Today, the average enterprise customer spends 2x more with us after 6-9 months. This was something our Series A investors really liked.

Well, the thing about fire is that it requires oxygen to burn 

Do you know what is more important than revenue growth in the early days?

Product feedback.

It's like oxygen for an early stage startup.

Early customers are extremely influential in defining your product. As a startup, you should build a lot of what they ask you to build.

Of course, product vision is still important. You have to pick customers that are representative of where the future is going.

But in general, you should over-index on asking good questions, and listening to what customers want you to build. A lot of startup founders I meet are too principled in what they want to build (Steve Jobs syndrome). They end up wasting time building something people don't want.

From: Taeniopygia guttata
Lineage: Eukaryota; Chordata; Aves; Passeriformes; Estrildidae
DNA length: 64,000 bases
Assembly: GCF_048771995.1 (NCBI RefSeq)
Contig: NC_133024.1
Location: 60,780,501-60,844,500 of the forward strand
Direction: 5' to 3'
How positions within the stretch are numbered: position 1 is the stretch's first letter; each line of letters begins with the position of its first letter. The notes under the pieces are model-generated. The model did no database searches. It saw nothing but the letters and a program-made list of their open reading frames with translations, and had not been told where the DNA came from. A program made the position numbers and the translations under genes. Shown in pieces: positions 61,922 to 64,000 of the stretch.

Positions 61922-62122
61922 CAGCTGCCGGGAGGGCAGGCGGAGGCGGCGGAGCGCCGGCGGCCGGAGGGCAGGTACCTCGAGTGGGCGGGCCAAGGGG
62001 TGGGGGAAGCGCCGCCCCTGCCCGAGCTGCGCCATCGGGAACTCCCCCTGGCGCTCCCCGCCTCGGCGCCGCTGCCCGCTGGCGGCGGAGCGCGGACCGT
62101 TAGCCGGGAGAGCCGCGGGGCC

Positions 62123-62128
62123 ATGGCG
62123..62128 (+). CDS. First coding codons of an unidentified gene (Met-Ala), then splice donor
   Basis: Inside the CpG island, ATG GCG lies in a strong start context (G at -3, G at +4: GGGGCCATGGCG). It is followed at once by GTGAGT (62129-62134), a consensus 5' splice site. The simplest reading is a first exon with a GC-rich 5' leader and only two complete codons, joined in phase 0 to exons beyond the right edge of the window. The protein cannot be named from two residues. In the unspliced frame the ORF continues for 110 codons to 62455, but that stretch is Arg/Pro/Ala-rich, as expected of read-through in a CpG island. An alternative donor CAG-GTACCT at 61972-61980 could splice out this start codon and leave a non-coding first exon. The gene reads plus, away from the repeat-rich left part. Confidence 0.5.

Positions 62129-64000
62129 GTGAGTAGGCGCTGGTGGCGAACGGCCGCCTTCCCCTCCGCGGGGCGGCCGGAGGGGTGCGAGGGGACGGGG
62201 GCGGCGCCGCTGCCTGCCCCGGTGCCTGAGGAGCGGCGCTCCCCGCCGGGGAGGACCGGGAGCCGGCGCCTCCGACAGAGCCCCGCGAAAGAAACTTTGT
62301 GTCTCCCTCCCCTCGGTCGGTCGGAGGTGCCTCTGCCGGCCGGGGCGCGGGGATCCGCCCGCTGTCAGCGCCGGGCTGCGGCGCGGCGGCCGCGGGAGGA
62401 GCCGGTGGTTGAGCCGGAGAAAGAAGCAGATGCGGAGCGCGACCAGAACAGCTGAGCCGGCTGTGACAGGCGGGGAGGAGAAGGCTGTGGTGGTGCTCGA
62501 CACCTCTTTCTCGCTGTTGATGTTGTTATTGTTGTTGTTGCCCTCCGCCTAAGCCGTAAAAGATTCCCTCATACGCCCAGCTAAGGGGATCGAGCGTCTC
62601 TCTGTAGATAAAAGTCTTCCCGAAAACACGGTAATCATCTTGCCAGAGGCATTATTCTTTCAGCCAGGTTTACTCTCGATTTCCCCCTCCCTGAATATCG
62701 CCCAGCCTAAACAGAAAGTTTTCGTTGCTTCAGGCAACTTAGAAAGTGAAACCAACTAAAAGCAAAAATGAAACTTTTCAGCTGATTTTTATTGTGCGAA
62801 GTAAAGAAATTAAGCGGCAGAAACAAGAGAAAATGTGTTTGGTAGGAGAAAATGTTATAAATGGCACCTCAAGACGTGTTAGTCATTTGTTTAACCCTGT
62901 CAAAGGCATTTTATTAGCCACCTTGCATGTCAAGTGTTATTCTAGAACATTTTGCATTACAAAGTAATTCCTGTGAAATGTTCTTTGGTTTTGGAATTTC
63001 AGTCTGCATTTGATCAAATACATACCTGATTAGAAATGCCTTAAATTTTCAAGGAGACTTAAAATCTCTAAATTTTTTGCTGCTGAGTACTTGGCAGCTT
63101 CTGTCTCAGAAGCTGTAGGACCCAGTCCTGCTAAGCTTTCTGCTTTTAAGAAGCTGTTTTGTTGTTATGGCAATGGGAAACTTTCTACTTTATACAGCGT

Building something people want with the help of Customer Success 

As CEO, I spent a large part of my early days talking to potential customers.

I spoke to over 100 marketing and sales leaders and executives. Hanging around their offices, listening to them, watching them use our product, asking question after question. To our early customers: I'm sorry I was such a pest!

But this does not scale. Past a couple of dozen customers, you need a Customer Success Manager. Someone who is as obsessed with the customers and product as you are.

In our early days, collaboration between Product and Customer Success turned out to be super important.

Our Customer Success and Product teams worked together to create a system to catalogue, tag, and bag ALL the feedback we received from customers.

We kept track of which customers requested for certain features. When we shipped those features, we informed them and dropped them a thank you note.